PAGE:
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Letters to the Editor

Water, water, everywhere, but not a drop to drink. Here's the situation: you're sitting in the Student Center Athena cluster and you're suddenly aware of the fact that you've been tooling for 15 hours and really could go for a cold gulp of water. So you finally get up from that blue chair and stretch your aching legs. You mindlessly stumble out of the cluster and hunch over the drinking fountain. But, as usual, it's dry. The button's not even there.

"What?" you think, "They still haven't fixed this thing?" Trying not to dwell on the dried, encrusted residue in the drain, you cross the fifth floor to the reading room only to be greeted by the sight of a fountain mummified by a strange plastic garbage bag.

Is there some sort of conspiracy going on? You envision a saboteur from Coca-Cola, in a bold plan to boost sales within a sagging economy, inconspicuously ripping drinking fountains out of walls and spiriting them off to the legendary drinking fountain graveyard in some obscure corner of a sub-sub-sub-basement. On second thought, there does seem to be a lot of protruding pipes where fountains used to be...

I'm considering the acquisition of a body-suit from the movie Dune. One of those suits that recycle your body fluids for you to drink. I think that drinking recycled sweat (and other unpleasant liquids) would be preferable to drinking from an MIT water fountain. Anyone who has ever had a drink in a library, at duPont Gymnasium, or even from a dormitory faucet knows of the perils of Cambridge water. Have you ever noticed the inflated price of bottled water? Or that Lobdell charges you for a cup of water? Good old *2O is a precious commodity here.

What is it about the water that makes it so toxic? Can any Course V folks out there try analyzing the crud left behind after some of it dries? Perhaps we'll discover a new life form.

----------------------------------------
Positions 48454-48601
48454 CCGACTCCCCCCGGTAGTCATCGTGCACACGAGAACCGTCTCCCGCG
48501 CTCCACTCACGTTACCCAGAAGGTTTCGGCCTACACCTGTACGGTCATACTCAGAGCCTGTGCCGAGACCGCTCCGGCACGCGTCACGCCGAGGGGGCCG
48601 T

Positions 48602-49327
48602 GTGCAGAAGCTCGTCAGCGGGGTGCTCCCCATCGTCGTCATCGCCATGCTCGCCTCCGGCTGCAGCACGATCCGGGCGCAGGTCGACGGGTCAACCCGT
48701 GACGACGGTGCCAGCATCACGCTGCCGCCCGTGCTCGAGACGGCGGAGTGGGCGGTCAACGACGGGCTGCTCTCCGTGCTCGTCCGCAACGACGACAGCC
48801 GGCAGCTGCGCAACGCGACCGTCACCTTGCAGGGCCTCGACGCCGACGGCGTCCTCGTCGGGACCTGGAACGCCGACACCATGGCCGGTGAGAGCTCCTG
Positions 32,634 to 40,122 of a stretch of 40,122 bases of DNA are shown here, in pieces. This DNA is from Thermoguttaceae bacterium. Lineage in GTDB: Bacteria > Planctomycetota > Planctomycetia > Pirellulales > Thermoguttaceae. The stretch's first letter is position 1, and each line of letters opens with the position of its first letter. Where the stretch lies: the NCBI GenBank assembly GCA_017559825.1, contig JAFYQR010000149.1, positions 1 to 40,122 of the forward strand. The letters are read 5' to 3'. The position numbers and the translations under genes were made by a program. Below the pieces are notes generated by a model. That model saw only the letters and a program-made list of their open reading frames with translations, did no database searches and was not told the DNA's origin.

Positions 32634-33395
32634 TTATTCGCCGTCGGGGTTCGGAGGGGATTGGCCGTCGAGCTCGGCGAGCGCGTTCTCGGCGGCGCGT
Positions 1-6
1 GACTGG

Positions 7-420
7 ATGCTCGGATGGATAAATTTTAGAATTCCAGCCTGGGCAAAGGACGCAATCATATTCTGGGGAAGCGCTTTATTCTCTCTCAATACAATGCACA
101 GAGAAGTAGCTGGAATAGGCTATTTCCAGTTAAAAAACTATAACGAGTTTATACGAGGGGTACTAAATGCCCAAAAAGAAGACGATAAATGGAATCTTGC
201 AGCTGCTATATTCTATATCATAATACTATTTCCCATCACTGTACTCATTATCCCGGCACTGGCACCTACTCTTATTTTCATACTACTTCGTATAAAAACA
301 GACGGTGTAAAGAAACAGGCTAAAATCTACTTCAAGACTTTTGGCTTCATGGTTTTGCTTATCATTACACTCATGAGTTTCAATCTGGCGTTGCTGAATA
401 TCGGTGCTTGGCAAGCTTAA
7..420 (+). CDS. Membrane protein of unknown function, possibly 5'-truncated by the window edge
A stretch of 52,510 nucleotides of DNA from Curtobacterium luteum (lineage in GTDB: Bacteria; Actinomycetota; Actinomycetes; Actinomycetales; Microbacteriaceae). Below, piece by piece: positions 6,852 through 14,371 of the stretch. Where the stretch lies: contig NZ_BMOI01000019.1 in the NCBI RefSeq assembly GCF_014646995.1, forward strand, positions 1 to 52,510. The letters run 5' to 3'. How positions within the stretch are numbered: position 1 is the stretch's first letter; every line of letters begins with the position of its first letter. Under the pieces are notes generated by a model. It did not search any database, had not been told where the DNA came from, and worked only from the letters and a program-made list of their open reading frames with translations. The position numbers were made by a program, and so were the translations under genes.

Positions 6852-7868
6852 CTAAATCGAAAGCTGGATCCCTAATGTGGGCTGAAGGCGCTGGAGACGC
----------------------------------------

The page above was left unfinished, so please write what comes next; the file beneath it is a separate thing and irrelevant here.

I read recently that the city is adding a new chemical to the water in order to pass Federal drinking water standards. One small side effect of this chemical is that it is FATAL for aquatic animals. That's right, if you fill your fish tank with some harmless-looking tap water, you'll find some floating bodies the next time you check on your little flippered friends. This new chemical destroys gill tissues. Cambridge water just gets more and more appetizing, doesn't it?

Physical Plant should just stop bothering to fix the fountains that break down every other day. Thirsty students of MIT unite -- bug your UA rep to install bottled water around campus, and especially in the Athena clusters!

Jimmy M.D. Hsu '95

Comic Sends Wrong Message

I am by no means the most politically correct person on campus; nor am I an extreme feminist, but I took offense upon reading a comic ["Zwink's," Jan. 6] in The Tech in which the hero slaps a woman. After this, she "comes to her senses" and becomes a "slut."

Holding a different opinion than other persons is not cause for physical or verbal abuse. I am disheartened to see that The Tech could print both this comic and an ad clearly opposing physical abuse in relationships in the same issue. When are men and women going to learn that stating an opinion, "nagging," protesting, etc. are not causes for physical abuse?

Additionally, women do not have to bow down, bend over, or kneel and kiss any part of a man's anatomy to be respectable. The heroine of the comic did not have to "come to her senses." Entropy Man should have.

Markuene Sumler '94